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5 Reasons Buying a Home Is a Good Idea Right Now and 5 Reasons It Isn't

By Liz Brumer-Smith - Aug 28, 2022 at 9:10AM
Two people talk about paperwork in front of laptop.

5 Reasons Buying a Home Is a Good Idea Right Now and 5 Reasons It Isn't

To buy or not to buy? That is the question

With the real estate market changing rapidly, homebuyers are in quite the pickle as to whether they should buy right now. There are two sides to the coin, with positives and negatives to consider. If you're on the fence about buying a home, these 10 factors could help you decide.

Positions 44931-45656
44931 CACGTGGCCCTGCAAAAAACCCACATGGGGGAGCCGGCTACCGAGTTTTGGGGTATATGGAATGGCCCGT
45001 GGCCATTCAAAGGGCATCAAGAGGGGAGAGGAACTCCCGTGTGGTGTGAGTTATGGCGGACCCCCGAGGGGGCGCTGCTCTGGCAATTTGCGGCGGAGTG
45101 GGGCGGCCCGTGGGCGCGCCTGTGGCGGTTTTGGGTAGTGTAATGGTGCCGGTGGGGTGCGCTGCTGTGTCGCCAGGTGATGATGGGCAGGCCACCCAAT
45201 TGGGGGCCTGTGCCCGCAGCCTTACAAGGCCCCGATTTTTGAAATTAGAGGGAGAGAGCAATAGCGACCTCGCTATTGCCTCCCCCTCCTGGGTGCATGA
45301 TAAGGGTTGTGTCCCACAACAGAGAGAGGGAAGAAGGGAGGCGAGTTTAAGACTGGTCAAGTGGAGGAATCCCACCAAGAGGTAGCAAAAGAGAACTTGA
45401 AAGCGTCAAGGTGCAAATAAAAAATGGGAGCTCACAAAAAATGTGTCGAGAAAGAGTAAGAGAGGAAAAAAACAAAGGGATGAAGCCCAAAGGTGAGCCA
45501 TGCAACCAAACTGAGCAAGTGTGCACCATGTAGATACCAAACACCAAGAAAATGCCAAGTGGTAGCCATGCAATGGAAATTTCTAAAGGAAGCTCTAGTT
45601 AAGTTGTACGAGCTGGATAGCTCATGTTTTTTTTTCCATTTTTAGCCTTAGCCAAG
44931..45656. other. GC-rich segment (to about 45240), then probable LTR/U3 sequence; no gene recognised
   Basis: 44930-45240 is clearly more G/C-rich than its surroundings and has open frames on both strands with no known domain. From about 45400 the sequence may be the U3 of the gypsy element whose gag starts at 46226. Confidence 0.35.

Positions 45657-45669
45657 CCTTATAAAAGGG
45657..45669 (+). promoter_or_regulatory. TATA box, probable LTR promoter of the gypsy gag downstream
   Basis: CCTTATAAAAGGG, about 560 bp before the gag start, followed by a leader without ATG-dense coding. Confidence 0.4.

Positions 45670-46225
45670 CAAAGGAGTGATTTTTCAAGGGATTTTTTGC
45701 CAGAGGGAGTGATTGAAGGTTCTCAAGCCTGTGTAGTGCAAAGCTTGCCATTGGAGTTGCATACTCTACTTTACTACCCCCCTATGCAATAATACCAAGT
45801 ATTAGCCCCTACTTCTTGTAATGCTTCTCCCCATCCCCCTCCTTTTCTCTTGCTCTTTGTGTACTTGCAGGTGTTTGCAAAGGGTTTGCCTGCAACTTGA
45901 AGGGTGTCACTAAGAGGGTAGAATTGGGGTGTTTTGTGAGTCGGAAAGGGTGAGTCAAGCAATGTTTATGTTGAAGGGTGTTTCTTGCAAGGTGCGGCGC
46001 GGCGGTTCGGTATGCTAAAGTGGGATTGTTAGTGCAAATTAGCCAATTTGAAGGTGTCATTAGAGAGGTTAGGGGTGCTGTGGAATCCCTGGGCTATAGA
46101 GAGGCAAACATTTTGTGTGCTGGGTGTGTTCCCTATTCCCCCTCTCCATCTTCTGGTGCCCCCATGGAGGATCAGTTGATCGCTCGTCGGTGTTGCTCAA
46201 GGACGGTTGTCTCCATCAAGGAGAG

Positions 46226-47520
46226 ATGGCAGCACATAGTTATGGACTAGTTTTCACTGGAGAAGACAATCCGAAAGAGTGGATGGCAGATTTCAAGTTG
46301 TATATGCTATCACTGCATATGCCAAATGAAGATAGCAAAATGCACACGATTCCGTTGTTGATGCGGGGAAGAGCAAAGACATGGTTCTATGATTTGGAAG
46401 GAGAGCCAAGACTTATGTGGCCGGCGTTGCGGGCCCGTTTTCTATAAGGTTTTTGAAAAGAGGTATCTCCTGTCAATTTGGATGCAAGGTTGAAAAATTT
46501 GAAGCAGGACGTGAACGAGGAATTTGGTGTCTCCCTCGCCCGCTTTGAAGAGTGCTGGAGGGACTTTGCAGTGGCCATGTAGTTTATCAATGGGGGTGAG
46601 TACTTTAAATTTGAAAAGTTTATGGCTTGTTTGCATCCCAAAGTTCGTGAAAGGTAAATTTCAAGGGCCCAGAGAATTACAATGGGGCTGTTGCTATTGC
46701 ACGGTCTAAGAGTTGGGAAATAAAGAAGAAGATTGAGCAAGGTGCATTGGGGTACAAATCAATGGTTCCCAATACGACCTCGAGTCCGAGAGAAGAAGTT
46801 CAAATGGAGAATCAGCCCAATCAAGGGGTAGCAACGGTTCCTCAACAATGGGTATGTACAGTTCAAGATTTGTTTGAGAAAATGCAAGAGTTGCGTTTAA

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A suburban street with numerous houses for sale.

1. More inventory is hitting the market

Extremely low housing supply was one of the biggest driving factors for home price inflation over the last few years. While we're still in a housing shortage, the number of homes for sale is steadily increasing.

Housing inventory in July 2022 was up 4.8% from the month prior, according to the National Association of Realtors (NAR), and up over 30% from the year prior, according to Realtor.com. More inventory means more buying choices and could be a sign we're headed toward a more balanced housing market.

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A sign in a yard that says Sold With Multiple Offers.

2. There's less competition

Competition has been fierce in the housing market as of late. Multiple offers, all-cash purchases, or offers tens of thousands of dollars over asking became the norm for a bit. But thankfully, competition is waning.